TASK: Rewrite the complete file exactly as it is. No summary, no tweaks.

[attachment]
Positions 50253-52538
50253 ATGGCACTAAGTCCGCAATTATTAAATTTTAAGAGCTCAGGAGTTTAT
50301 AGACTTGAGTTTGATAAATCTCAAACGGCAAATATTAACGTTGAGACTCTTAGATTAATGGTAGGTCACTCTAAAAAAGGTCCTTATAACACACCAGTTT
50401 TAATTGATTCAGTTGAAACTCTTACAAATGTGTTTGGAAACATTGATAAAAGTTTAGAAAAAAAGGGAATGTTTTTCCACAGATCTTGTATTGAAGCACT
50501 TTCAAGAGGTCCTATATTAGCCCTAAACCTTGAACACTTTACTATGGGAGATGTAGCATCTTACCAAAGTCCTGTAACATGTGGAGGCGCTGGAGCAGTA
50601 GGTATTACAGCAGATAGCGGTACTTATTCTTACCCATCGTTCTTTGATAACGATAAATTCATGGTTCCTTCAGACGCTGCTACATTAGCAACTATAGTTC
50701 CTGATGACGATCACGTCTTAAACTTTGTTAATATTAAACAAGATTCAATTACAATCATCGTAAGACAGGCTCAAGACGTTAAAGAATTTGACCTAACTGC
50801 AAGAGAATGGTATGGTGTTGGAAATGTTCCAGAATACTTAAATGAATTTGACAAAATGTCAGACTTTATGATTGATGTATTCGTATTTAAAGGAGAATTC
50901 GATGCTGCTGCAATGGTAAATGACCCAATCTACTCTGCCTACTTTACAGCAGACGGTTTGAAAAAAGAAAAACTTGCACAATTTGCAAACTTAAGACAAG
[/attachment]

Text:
Positions 50253-52538
50253 ATGGCACTAAGTCCGCAATTATTAAATTTTAAGAGCTCAGGAGTTTAT
50301 AGACTTGAGTTTGATAAATCTCAAACGGCAAATATTAACGTTGAGACTCTTAGATTAATGGTAGGTCACTCTAAAAAAGGTCCTTATAACACACCAGTTT
50401 TAATTGATTCAGTTGAAACTCTTACAAATGTGTTTGGAAACATTGATAAAAGTTTAGAAAAAAAGGGAATGTTTTTCCACAGATCTTGTATTGAAGCACT
50501 TTCAAGAGGTCCTATATTAGCCCTAAACCTTGAACACTTTACTATGGGAGATGTAGCATCTTACCAAAGTCCTGTAACATGTGGAGGCGCTGGAGCAGTA
50601 GGTATTACAGCAGATAGCGGTACTTATTCTTACCCATCGTTCTTTGATAACGATAAATTCATGGTTCCTTCAGACGCTGCTACATTAGCAACTATAGTTC
50701 CTGATGACGATCACGTCTTAAACTTTGTTAATATTAAACAAGATTCAATTACAATCATCGTAAGACAGGCTCAAGACGTTAAAGAATTTGACCTAACTGC
50801 AAGAGAATGGTATGGTGTTGGAAATGTTCCAGAATACTTAAATGAATTTGACAAAATGTCAGACTTTATGATTGATGTATTCGTATTTAAAGGAGAATTC
50901 GATGCTGCTGCAATGGTAAATGACCCAATCTACTCTGCCTACTTTACAGCAGACGGTTTGAAAAAAGAAAAACTTGCACAATTTGCAAACTTAAGACAAG